In 1752, the General Assembly of the Jászkun District adopted the first statute regulating the social strata, which was binding in all 25 Jászkun settlements. At that time, it was decided that those who did not exchange land worth at least 20 forints could not be considered redempts and could not exercise the privileges gained through the land exchange (Bánkiné Molnár 2000:20). The conditions for being considered a redempt have later been modified several times to meet changing societal needs. In 1762, for example, another 4 points were added to delimit the conditions of a redempt's privileges, granting an advantageous position to the first land exchangers who have since become impoverished (Iványosi Szabó 1985:126). In the vein of the district's documents of this customary law, new ordinances were adopted in succession in each locality, and new provisions were soon made to define the social strata.

One of the provisions dealing with the rights of the local social strata has been preserved in the archives of Félegyháza: it describes in ten points the rights of those in each social stratum. Tenant farmers were no longer allowed to build a barn or farmstead, thus preventing their material consolidation and entry into the leading stratum of redempts. The same provision also forbade those who did not exchange land to build a house. The landless could not build their own dwelling even if they had a parcel. Violators of the ban could expect a fine of six forints and the demolition of their house. No one was allowed to take in a tenant without the justice's knowledge, but if a farmer did take in someone, he could expect a fine of 6 forints, and the newcomer was banned from the locality (Iványosi Szabó 1985:120). This local law was not created in a village assembly but in the presence of the council and some of the residents. Soon the other settlements of the district also put in writing the restrictions on the reception of new residents as well as the ethical and behavioral requirements for all residents.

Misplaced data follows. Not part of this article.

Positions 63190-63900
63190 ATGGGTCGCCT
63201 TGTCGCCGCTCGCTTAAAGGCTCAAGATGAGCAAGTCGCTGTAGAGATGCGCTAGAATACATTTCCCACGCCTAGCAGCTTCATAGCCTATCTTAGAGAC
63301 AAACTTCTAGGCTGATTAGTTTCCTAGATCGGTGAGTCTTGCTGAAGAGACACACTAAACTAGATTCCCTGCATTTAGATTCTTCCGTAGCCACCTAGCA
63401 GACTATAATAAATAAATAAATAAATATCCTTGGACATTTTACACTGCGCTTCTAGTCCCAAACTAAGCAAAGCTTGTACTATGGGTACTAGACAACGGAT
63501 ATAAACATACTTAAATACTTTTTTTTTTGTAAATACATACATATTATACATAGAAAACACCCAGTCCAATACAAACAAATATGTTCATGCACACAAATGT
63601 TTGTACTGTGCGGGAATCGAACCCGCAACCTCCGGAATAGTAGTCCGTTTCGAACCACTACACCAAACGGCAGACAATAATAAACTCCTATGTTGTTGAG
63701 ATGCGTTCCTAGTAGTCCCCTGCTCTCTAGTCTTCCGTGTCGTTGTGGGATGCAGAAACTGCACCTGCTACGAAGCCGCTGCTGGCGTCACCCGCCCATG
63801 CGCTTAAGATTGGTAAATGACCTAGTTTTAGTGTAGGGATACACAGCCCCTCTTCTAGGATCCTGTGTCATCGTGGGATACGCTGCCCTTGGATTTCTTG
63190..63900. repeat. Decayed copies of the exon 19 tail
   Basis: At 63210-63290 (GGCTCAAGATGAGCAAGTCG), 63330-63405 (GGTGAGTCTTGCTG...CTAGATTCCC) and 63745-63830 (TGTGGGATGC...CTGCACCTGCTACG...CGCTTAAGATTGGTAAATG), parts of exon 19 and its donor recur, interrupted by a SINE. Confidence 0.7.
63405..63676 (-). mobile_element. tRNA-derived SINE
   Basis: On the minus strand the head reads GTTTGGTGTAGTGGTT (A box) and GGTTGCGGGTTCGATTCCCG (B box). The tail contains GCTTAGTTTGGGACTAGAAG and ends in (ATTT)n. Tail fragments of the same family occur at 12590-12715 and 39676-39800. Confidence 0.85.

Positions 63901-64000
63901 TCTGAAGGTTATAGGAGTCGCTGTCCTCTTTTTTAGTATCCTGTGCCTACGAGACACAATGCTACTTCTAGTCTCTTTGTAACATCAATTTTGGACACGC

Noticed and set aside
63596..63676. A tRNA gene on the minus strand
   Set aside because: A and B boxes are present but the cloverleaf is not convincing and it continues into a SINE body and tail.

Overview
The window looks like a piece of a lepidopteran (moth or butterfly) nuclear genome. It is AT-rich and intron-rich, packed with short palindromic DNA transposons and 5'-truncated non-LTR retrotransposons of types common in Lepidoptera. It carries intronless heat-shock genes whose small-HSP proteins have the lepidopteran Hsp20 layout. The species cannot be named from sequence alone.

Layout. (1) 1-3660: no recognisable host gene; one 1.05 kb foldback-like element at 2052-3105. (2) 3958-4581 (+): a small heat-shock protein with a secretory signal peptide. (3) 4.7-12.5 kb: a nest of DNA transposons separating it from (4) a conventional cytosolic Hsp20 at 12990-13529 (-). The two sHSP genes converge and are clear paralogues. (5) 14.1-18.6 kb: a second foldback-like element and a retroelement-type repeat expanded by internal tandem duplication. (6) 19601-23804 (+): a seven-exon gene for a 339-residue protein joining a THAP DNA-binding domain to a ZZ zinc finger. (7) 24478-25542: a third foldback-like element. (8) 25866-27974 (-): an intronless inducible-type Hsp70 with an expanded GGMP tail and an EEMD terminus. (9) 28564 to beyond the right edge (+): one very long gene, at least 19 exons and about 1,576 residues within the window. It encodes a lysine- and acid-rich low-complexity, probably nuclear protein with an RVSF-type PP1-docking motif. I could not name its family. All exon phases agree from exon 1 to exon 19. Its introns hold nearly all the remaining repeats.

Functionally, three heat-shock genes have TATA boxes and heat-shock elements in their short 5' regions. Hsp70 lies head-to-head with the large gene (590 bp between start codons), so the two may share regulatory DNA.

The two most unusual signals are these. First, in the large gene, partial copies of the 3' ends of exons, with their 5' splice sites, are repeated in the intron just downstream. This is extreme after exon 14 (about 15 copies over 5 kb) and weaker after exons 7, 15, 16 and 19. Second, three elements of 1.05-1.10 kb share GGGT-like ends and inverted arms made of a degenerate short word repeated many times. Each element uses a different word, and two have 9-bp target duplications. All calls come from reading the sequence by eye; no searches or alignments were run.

The sale and purchase of the lands of the redempts can be evidenced from 1745 onwards. In a society divided by the size of land ownership, all privileges were linked to the so-called capital land that was redeemed and could be obtained in conjunction with it. The regulation of sales was contained in their own rules. The social hierarchy has consistently prevailed in the pre-emptive system. This customary law was practiced from the time of redemption but was later enacted by the Jászkun Statute.

The enacted customary laws of the Jászkun: the Jászkun Statute